5. “Will the centre city rebound to pre-covid levels, my guess is probably not or not for a long time.”

          Take a look at centers like London, where practically all restrictions have been dropped. You would not know there has even been a pandemic. The same will apply to Auckland.

  20. KLK – maybe. Although London is culturally pretty different from Auckland. I would suggest there is a higher degree of formality in London, and I have a hunch that perhaps given that there would be less openness to WFH than in Auckland, with our more relaxed and casual attitudes. But I might be very wrong.

  21. Mark, interesting points. I guess high density apartments can be a lot better than they currently are in terms of carbon footprint if we saw much wider adoption of timber construction, with CLT etc. I find it ironic that in a country with so much forestry we are laggards, in this respect.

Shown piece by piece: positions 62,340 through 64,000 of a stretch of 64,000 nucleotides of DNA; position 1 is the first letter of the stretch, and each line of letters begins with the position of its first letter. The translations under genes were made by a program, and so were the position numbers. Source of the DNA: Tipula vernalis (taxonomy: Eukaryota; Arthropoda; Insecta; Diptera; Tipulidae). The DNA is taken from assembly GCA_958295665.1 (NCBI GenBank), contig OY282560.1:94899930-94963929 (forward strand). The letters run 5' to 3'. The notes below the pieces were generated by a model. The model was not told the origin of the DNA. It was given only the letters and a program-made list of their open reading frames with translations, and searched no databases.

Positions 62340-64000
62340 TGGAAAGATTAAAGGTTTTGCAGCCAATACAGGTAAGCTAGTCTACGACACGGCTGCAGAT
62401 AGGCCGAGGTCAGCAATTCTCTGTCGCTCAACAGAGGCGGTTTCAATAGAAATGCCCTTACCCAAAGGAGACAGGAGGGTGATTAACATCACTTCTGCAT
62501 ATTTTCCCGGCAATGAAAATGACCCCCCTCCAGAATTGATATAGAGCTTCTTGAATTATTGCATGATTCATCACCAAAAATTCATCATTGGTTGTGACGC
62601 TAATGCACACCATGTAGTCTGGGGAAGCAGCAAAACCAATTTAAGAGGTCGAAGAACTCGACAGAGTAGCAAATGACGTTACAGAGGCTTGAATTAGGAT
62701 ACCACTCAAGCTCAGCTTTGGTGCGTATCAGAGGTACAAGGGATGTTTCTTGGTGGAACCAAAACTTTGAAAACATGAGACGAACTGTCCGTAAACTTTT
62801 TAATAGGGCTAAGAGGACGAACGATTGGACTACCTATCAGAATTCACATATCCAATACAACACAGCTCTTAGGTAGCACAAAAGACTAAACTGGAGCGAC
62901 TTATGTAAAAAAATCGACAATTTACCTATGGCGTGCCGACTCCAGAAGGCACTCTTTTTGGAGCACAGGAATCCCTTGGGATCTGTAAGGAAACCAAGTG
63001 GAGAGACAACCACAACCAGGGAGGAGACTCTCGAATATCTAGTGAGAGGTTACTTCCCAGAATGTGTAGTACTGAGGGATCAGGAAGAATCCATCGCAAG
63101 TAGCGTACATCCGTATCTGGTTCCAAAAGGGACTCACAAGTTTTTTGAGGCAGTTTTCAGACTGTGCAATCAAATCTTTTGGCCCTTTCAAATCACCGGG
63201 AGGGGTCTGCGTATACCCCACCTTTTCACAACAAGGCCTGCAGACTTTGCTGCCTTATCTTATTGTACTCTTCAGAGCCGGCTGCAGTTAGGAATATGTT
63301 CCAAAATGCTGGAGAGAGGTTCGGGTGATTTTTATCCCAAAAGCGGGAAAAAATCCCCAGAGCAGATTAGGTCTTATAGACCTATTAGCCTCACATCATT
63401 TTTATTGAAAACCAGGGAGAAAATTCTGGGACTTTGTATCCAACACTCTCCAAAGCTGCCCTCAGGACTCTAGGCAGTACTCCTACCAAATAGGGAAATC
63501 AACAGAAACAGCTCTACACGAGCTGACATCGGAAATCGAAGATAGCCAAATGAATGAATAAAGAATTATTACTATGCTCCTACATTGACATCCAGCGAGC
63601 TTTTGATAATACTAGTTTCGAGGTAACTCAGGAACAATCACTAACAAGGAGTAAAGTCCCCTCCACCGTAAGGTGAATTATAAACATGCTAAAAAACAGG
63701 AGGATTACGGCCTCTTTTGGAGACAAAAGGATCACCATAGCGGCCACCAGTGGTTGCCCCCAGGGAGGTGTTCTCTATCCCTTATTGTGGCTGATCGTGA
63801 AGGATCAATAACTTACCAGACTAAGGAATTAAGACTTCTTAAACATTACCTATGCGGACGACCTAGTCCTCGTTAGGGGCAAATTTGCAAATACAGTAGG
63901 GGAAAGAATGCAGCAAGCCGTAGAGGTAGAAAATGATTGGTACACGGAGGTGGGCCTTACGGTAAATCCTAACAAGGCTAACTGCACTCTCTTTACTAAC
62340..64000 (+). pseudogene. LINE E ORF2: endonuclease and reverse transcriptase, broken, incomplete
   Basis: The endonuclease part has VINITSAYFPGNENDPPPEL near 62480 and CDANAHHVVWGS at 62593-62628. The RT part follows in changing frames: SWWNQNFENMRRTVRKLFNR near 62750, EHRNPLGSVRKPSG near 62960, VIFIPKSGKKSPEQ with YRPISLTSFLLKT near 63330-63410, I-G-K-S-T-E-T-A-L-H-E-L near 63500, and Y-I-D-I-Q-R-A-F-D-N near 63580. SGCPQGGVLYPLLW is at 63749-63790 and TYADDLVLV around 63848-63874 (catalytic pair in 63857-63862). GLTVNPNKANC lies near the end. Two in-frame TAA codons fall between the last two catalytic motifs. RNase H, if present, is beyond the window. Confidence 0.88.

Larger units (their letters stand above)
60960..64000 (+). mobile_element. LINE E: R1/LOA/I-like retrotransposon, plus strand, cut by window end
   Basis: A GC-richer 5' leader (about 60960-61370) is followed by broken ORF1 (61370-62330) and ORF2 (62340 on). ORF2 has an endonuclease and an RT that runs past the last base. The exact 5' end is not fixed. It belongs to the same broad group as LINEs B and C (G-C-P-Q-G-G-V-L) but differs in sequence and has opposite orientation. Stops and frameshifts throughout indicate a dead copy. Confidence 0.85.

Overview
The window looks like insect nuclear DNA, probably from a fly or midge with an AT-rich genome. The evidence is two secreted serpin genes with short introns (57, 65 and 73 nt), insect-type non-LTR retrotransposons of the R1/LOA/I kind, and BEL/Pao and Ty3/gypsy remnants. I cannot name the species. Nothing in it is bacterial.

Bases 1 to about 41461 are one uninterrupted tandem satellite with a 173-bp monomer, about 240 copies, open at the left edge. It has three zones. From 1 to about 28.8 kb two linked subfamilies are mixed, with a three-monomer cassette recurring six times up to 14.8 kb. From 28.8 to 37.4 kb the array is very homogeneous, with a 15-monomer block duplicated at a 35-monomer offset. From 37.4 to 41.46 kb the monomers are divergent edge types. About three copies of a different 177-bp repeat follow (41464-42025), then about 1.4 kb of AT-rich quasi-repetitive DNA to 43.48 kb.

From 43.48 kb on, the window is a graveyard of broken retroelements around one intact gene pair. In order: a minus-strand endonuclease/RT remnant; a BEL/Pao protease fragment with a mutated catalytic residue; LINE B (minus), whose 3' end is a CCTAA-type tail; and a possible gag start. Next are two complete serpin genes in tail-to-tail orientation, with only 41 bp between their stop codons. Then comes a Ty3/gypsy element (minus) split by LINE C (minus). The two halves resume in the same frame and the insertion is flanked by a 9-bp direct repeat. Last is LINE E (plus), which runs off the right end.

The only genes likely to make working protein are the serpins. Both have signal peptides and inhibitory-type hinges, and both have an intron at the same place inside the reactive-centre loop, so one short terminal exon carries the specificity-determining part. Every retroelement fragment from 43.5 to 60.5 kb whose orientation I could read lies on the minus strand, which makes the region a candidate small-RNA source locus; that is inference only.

22. Say what you like about the new satellite suburbs – such as Huapai – but they are places where the children can safely ride their bikes to the local school, the houses are built to the latest standards, and there is a great community spirit with families out walking, and talking. True, amenities such as public transport and schools were not as quick off the ground as the houses, but they are coming. What we get in those suburbs in 10 years would take anything up to 50 years or more to get from changing an existing suburb. And I suggest that if we are looking for models for housing redevelopment, we look no further than the retirement home industry. They have nailed the concept of high density housing surrounded by first class amenities.